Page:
BERKELEY, Calif./NEW YORK (Reuters) - Rachel Richardson, a lifelong Democrat, is spending Election Day hiking trails along the Pacific Coast with her two daughters and a fellow mom with her kids in tow.
The 41-year-old Berkeley, California, native who voted for Democrat Joe Biden early said she decided to plan a three-day camping trip to stay away from minute-by-minute election news here and keep anxiety over the potential reelection of Republican President Donald Trump and the pandemic at bay.
“I think it’s now time for me to get a good night’s sleep, a few nights in the fresh, clean air with no WiFi signal anywhere in sight,” she told Reuters. “Away from the noise of people’s responses.”
Richardson and husband David Roderick spent the past months educating their children about the election and government along with about two dozen families from one of the most liberal U.S. cities while supporting candidates in key senate races.
Opinion polls show Biden ahead nationally and in many key states, but liberal voters are worried about another upset after Trump, a former real estate developer and reality show personality, unexpectedly won the 2016 election.
“I’m anxious because we know how the last election got swayed and the way that things went,” said 38-year-old Jonathan Krieger after casting his ballot in Brooklyn, New York, on Tuesday morning. “I think staying away from the news is my biggest remedy.”
Many Democrats despise Trump, whom they see as a threat to American democracy, a liar and a racist, and struggle with the president’s bombastic style and norm-shattering behavior. His supporters admire his lack of convention and what they call straight talk.
Record numbers of Americans, more than 100 million, cast early ballots by mail or in person, leaving little to do but worry until votes are counted. To soothe their nerves, some liberals have doubled down on their pandemic-era coping mechanisms: running and exercising, yoga, meditation or writing.
Sylvia Baer, a New Jersey resident and lifelong progressive who has been quarantining in Florida, is spending the day locked away in her home office in Fort Lauderdale, writing short stories and poems.
“I’m writing like crazy,” said Baer, 70, adding that the day had so far brought more excitement than scare. “However, I will have a lovely gin and tonic on hand later this afternoon. Or two.”
A professor of American literature and a poet, Baer began writing short memoir-like stories as the coronavirus ravaged her home state and shares them on Facebook as a way of coping with the stream of dreadful news.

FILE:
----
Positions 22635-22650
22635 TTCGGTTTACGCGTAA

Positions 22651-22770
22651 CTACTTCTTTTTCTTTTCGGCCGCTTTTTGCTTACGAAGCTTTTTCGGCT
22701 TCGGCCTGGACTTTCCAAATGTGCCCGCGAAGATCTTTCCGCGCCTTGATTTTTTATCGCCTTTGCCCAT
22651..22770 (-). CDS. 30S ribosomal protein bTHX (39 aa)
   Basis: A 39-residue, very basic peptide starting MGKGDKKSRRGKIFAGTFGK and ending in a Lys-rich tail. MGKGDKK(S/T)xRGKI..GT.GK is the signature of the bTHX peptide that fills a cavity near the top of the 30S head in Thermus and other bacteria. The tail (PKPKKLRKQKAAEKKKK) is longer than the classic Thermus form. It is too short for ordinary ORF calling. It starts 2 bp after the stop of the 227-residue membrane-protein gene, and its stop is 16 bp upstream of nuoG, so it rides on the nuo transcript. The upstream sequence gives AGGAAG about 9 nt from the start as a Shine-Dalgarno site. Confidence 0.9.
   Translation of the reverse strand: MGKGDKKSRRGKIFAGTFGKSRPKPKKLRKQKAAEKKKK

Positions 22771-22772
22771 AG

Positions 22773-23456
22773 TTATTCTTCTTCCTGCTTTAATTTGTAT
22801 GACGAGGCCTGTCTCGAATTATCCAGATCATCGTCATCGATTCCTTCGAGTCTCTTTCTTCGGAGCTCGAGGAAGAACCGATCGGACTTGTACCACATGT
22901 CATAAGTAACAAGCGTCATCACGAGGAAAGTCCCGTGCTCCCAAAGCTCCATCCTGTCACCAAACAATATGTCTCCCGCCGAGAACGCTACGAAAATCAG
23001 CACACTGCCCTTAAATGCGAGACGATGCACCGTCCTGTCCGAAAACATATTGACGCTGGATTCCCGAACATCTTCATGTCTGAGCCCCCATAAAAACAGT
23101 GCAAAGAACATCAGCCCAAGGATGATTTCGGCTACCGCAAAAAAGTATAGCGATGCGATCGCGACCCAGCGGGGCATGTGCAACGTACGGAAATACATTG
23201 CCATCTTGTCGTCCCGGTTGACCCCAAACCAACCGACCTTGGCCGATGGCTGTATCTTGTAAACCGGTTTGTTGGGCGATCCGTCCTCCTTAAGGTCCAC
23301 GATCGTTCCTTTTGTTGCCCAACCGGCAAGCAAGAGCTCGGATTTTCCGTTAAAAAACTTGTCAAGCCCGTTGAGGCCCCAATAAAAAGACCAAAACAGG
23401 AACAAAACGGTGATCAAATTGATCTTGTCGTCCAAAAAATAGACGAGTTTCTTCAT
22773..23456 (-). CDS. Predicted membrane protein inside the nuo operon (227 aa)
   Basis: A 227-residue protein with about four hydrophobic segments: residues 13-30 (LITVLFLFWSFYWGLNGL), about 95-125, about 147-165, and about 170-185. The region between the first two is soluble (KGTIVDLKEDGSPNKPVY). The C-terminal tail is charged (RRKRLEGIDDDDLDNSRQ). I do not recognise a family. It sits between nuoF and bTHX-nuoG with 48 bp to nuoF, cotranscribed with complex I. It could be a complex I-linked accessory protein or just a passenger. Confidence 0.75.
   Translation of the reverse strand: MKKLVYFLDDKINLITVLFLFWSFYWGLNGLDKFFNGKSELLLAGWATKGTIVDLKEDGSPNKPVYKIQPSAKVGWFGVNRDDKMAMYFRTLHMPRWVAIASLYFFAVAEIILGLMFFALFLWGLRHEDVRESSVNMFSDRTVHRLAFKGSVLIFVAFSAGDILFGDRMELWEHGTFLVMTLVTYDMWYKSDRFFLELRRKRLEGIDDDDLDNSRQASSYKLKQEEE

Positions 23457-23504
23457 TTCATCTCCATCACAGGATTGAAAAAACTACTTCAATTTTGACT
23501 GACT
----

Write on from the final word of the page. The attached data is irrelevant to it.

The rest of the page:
SEW, RAKE LEAVES OR MEDITATE
The presidential campaign, which pitted Trump against Biden, has tested the nerves of many Americans already exhausted and grief-stricken by months of the unrelenting COVID-19 pandemic.
It also has further exacerbated the already sharp partisan divide here stoked by Trump during his four years as president.
In historically Democratic Ann Arbor, Michigan, sculptor Joe Szutz said things were going as planned at his home in a battleground state that Trump narrowly won in 2016.
“I’ve been taking it kind of slow. I did some cooking in the morning and I did a workout. I’m doing some writing now on the computer and staying away from the TV,” said the 77-year-old Democrat, who dropped off ballots for himself, his wife and his 18-year-old daughter, voting for the first time ahead of Election Day.
Szutz said he planned to take advantage of the unseasonably nice weather and rake leaves in his yard.
Registered Democrat Lisa Shapiro, a journalist in New York City who cast her ballot before dawn on Tuesday, said she had set up the ironing board to cut up the fabric for the masks she plans to sew later in the afternoon and into the evening.
She enjoys sewing, something she learned during the pandemic. “It’s almost the sound of the sewing machine, touching the fabric,” she said.
She is not ruling out making a chocolate sheet cake and enjoying a dram of whisky early in the evening.
Classes were canceled at the University of California, Berkeley School of Law on Tuesday, and Emily Bruce, the school’s director of equity and inclusion, offered a 30-minute guided meditation session to cope with the anxiety many students are struggling with.
“The hope is to offer this as a tool for finding some relief from that,” she said.
Reporting by Jane Lanhee Lee in Berkeley, California, Maria Caspani in New York and Ben Klayman in Ann Arbor, Michigan; Editing by Caroline Stauffer, Steve Orlofsky and Grant McCool
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